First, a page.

For anyone who dreads the thought of writing anything longer or more complex than a text or a tweet, words like "describe", "discuss", or "detail" are synonyms for a splitting headache and the main ingredients for an upset stomach.
If you're among the faint of heart when it comes to putting complete sentences and paragraphs down on paper, it's a good idea to stock up on pain pills and Pepto before you sit down to write the guts of your business plan. This is going to be like the world's longest essay exam. Deep details count big. Generalities, not so much.
There’s a literary legend in which Ernest Hemingway places a brash wager on the power of brevity.
Insisting that just a few well-chosen words are enough to tell a compelling story, Hemingway bets several other writers $10 each that he can compose a complete story – one with a beginning, middle and end – in just six words.
Once his buddies ante up, he pens this on a napkin: “For sale: baby shoes, never worn.”
Short. Engaging. Powerful.
Whether it's true or not is a matter for literary scholars to debate. But when it comes to writing the executive summary of your business plan, it’s a good idea to channel Hemingway just a little.
Here’s a Thanksgiving recipe that should become a tradition all over Minnesota:
Take one small business – preferably one that’s homegrown, not mass-produced – and stuff it with customers and a generous portion of greenbacks. Serves: the entire community.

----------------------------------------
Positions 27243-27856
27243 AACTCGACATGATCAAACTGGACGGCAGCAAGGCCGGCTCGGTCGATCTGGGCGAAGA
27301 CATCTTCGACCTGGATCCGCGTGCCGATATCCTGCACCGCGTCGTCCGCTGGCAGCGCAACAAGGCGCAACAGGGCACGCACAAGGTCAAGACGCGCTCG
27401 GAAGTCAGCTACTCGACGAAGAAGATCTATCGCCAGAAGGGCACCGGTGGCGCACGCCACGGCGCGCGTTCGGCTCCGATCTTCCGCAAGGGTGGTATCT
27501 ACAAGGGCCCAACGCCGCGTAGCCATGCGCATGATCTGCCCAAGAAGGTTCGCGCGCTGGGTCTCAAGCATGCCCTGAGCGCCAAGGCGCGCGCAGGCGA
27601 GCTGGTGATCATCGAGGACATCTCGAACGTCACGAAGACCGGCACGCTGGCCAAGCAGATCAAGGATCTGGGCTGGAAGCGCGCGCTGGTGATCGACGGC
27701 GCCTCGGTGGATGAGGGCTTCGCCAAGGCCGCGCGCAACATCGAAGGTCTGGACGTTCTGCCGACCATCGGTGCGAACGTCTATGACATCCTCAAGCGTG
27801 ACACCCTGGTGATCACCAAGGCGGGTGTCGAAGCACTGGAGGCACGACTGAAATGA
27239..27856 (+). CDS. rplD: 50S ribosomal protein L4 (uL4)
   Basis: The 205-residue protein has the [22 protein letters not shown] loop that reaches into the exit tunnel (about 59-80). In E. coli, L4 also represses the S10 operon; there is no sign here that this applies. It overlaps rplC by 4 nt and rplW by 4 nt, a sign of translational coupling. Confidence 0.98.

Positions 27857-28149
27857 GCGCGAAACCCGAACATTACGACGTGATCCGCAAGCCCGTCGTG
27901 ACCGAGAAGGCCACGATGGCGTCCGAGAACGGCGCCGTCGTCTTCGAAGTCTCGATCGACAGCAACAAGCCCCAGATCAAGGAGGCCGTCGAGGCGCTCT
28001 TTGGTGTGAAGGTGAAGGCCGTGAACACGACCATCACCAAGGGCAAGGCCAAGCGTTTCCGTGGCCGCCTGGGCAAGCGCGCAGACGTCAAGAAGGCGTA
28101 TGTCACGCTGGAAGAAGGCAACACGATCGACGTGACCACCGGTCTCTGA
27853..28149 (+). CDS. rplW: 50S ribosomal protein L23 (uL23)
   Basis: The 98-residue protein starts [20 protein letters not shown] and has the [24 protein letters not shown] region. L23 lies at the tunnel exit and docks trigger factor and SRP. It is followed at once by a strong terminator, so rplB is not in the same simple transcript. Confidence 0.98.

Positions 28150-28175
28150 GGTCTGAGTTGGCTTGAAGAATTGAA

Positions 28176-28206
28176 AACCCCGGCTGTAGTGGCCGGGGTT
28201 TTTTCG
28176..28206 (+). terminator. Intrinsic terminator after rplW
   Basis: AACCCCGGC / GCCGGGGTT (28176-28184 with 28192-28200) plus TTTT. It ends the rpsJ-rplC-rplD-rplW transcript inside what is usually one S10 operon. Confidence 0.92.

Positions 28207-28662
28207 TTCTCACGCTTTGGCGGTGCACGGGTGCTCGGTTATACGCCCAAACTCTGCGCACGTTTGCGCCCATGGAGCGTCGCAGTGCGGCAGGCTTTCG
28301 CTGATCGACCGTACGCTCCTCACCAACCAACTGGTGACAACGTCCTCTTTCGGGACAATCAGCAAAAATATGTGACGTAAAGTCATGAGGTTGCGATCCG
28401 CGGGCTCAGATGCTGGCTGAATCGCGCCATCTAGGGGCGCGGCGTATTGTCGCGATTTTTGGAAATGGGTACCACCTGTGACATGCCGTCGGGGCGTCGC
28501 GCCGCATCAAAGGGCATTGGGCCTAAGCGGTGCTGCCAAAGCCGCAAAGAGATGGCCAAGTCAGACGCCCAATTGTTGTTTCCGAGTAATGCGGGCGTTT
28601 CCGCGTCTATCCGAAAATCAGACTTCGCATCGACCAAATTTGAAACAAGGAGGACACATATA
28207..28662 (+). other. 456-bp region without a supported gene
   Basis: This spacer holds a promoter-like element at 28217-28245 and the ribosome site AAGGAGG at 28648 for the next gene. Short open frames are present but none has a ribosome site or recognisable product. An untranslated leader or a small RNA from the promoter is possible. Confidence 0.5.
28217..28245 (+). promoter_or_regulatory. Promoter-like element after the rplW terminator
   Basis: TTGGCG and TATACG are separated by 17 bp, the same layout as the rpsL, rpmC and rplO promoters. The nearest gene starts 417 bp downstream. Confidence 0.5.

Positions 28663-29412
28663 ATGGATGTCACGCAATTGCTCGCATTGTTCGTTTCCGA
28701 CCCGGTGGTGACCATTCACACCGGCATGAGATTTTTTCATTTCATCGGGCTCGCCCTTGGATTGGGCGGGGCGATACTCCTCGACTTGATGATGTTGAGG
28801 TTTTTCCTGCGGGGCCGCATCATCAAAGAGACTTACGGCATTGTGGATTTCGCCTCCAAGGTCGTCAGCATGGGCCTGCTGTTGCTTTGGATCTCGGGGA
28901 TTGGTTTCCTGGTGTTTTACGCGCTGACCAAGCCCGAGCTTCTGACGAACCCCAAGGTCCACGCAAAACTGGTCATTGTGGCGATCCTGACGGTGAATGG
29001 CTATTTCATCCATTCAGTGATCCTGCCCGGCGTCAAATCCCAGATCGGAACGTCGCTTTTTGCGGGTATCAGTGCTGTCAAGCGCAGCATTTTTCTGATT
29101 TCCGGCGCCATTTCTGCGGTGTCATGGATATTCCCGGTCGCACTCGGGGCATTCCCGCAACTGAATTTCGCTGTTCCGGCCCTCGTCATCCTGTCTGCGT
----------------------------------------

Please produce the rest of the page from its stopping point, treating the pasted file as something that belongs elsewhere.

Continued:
Success in business is no accident.
Ok, so everyone knows someone who launched a business on a whim; has flown it by the seat of his pants; and – far from going down in flames – has been wildly successful. Yes, it happens. But it’s not the norm.
What do Westinghouse, Walgreens, Wendy’s, Forbes and FedEx have in common? Besides the letters W and F, that is.
Give up? Or maybe the better word here is “surrender.” (Pssst. That’s a clue.)
Let’s say you’re a manufacturer in Owatonna and one day you get an inquiry from a potential customer in Los Angeles or Chicago or Atlanta. Do you respond? Of course you do. When business comes knocking, you answer the door. That’s a no-brainer.
But what if the inquiry comes from Toronto … or Hamburg … or Sao Paulo? What then?
Ask owners of small and midsized companies what scares them most about expanding their sales or business operations into foreign countries, and the answer is predictable.
“Risk,” says Ed Dieter, deputy director of the Minnesota Trade Office (MTO), the state’s official export promotion agency, ticking off the top reason small companies with great potential shy away from exporting. “They worry they won’t get paid, that it’s too easy to lose their shirts. They’ll say, ’Look, I get stiffed often enough at home. Why would I take that chance overseas, where there’s nothing I can do about it?’”